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One hundred thousand welcomes to you to my official blog of all things Irish from me, Diane Byrnes, host of the Echoes of Erin radio show on WEDO Radio 810AM.

Sunday, April 08, 2007

Note: Often times I am asked for information on my 'Specials', so I decided to post the text of today's program on the Blog. The songs, artists and album titles are listed in between paragraphs. Enjoy! Comments are welcome.
April 8, 2007
Padraig Pearse, James Connolly, Thomas Clarke,
Thomas MacDonagh, Sean MacDermott,
Joseph Plunkett, Eamonn Ceannt

Mise Éire by Sean Ó Riada

In Irish history and politics, it is common to draw a distinction between nationalism and republicanism.
· Nationalism is used for any manifestation of national sentiment, including cultural manifestations; for movements demanding autonomy from Britain but not complete independence; and sometimes for secessionist movements committed to constitutional methods.
· Republicanism denotes movements demanding complete independence under a republican government. It is frequently associated with a willingness to use force to achieve political goals.

At first, Irish Republicans who advocated renewed independence from England either were in favor of an independent Ireland retaining the British monarchy if they were ‘moderates’ or, if they were ‘radicals’, favored reviving the Irish monarchy. The republican revolutions in France and America during the late 18th century influenced young Irish men and women, leading to the nationalist movement becoming predominantly republican. The United Irish men were the first group to advocate an independent Irish republic. With military aid from the republican government in France, they organized the failed Irish Rebellion of 1798.

After the Act of Union in 1801 merging Ireland with Britain into the United Kingdom, Irish independence movements were suppressed by the British. Nationalist rebellions against British rule in 1848 (by the Young Irelanders) and 1865 and 1867 (by the Irish Republican Brotherhood) were followed by harsh reprisals by British forces.

In 1916 the Easter Rising was launched in Dublin against British rule. Even though the rebellion failed and most of its leaders were executed by the British, it was to be a turning point in history.

The Foggy Dew by Paddy Reilly
Paddy Reilly At Home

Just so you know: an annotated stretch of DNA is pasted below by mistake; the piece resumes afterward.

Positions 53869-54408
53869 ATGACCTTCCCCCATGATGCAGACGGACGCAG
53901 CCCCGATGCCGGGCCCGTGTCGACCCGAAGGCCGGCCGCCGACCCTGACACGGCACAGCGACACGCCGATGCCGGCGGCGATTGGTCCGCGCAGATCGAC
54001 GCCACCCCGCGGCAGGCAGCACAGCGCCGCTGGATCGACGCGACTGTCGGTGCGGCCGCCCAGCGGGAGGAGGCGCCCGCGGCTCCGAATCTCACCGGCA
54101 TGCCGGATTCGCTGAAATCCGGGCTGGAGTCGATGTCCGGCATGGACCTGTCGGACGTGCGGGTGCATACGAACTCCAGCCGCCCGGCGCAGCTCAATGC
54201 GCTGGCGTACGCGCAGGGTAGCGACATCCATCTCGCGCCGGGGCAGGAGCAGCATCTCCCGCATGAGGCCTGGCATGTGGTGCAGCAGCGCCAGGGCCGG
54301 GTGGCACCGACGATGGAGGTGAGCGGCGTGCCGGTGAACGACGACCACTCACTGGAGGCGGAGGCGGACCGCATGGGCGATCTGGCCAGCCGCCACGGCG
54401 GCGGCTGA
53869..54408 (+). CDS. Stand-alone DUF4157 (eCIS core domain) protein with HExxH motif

In 1912 Home Rule was about to be introduced in Ireland; not being acceptable to the Northern Unionists, Sir Edward Carson and James Craig set up the Ulster Volunteer Force (UVF) to defend Ulster against Home Rule.
Irish Citizen Army

In November 1913, the Irish Volunteers were formed in Dublin; their goal was to secure the rights and liberties common to all the people of Ireland. In 1914 the Irish Volunteers received a shipment of 1,500 rifles from the Asgard, a yacht belonging to Erskine Childers; the riles and ammunition were purchased from Germany, who were now at war with Britain.

The Asgard with Mrs. Childers


The women organized into Cumann na mBan. The main organizers were Agnes O’Farrelly, Mary MacSwiney, and Countess Constance Markievicz. When the organisation absorbed the suffragette movement, Inginidhe na hEireann (Daughters of Ireland), they adopted a uniform and became a regular army.

Countess Constance Markievicz with Daughter Maeve & step-son Stanislaus


Countess Markievicz and Bulmer Hobson organized the nationalist youth into Na Fianna Eireann (Warriors of Ireland) which encouraged the boys to study their heritage and culture, there by developing their sense of nationalism and independence. Many of these ‘boy scouts’ went on to become fully fledged members of the Irish Republican Brotherhood.


Erin Go Brath by Dominic Behan
Easter Week and After

Soldiers of the Legion of the Rearguard

By Kathleen Largey Thompson
Irish Songs of Freedom

Irish Citizens Army


Mise Éire by Sean Ó Riada

The Route in Dublin

Red line indicates British blockade through the city centre (not drawn are the blockades in the north and south of the city)
1: General Post Office (GPO, Pádraic Pearse, Thomas James Clarke, Joseph Mary Plunkett, William Pearse and James Connolly)

2: Four Courts (Edward Daly)